"This is the kind of thing you expect a Walt Disney film to be made about, some Hollywood disaster. A country won't open its borders it puts up wire that catches the flesh. It sounds like a horror movie; and it isn't a movie but it is horror," she said, noting that ordinary people wanted to help and it was governments that wouldn't let them. Redgrave also drew parallels with the behaviour of the British and other governments in the 1930s, in the run-up of WWII, and the suffering this had brought.

    "The reality is that Europe can take care of the refugees but refuses to do it," she added. "The principles are contained in the lives that they are trampling on. When I see the babies and the wives, and the husbands that are trying to protect them, I think I wish I could protect you but I can't open the borders. But the governments can and I wonder why are these governments, FYROM and others, why are they allowed to close their borders."

    Redgrave said it made her furious, since it was such an immense crime to force refugees to put their lives in the hands of ruthless traffickers in order to have a future, while Europe sought to deter them from coming. "It makes me so ashamed after what happened in Europe in the 1930s," she said.

    The actress also talked about a film that she is working on, with passages from classical literature read or acted by actors such as herself, Emma Thomson or Ralph Fiennes. She noted that artists often felt very inadequate, as if they were helpless to do anything, but that "we can use different parts of our voices and that's what the film is about."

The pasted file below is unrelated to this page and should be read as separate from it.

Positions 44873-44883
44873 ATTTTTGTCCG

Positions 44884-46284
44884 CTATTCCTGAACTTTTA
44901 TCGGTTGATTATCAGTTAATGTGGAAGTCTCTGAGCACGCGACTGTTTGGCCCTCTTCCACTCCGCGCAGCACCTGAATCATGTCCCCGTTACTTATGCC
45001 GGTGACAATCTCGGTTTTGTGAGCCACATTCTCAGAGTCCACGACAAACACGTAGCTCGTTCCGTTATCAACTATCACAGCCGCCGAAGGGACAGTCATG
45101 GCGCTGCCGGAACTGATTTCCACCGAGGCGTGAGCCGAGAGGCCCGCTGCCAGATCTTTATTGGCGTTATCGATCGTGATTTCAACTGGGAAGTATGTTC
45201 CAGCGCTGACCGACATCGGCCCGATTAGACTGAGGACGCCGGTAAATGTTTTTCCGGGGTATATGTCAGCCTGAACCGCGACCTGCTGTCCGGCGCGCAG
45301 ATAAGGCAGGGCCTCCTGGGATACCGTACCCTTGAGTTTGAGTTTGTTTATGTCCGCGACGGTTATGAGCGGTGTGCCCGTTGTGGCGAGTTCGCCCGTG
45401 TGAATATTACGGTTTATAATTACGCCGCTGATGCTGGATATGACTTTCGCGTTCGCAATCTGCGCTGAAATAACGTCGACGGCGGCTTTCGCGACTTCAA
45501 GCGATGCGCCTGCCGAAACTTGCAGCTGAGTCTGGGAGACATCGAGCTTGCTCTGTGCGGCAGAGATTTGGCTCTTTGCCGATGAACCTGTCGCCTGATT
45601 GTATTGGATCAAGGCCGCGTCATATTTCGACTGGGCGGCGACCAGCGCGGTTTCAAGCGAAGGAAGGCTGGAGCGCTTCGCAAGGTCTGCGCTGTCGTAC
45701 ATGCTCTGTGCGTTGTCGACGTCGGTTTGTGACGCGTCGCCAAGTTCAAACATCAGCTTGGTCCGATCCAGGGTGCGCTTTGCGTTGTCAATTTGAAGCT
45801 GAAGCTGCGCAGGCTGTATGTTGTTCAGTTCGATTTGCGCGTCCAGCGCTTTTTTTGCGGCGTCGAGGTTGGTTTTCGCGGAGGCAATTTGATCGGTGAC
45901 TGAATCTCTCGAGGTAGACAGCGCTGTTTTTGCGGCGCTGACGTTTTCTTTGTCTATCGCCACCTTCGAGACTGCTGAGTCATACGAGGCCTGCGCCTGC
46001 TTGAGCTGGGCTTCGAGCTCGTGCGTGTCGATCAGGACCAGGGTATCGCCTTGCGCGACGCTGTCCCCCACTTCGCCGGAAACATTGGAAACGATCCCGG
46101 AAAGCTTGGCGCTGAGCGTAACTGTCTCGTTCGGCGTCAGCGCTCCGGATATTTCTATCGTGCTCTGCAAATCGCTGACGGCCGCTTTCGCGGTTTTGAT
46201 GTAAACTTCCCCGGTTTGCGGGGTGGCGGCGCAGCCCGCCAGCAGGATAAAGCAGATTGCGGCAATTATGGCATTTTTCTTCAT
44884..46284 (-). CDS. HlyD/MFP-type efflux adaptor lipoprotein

" It will be half a requiem and in speaking that kind of truth and homage to the suffering and those who've suffered and are suffering, I think it will help awaken our thinking, a lot of people that want to help and are helping."

    In addition to making the film, Redgrave said she was ready to join with her colleagues in putting pressure on governments and even go to Brussels, if necessary, and tell them that they should resign, go into retirement, rather than allow themselves to commit this atrocity of neglect and brutality.

    She was accompanied on her visit to Piraeus by dramatist and screenwriter Martin Sherman, himself descended from a family of refugees that left Russia seeking a better life. Describing his own family's experience, he noted that they had been "traumatised for life" by their trip. Similarly, he added, during visits to the refugee centres in Greece he saw that the people there were "in a state of shock". The worst thing, he added, was that the whole thing was unnecessary.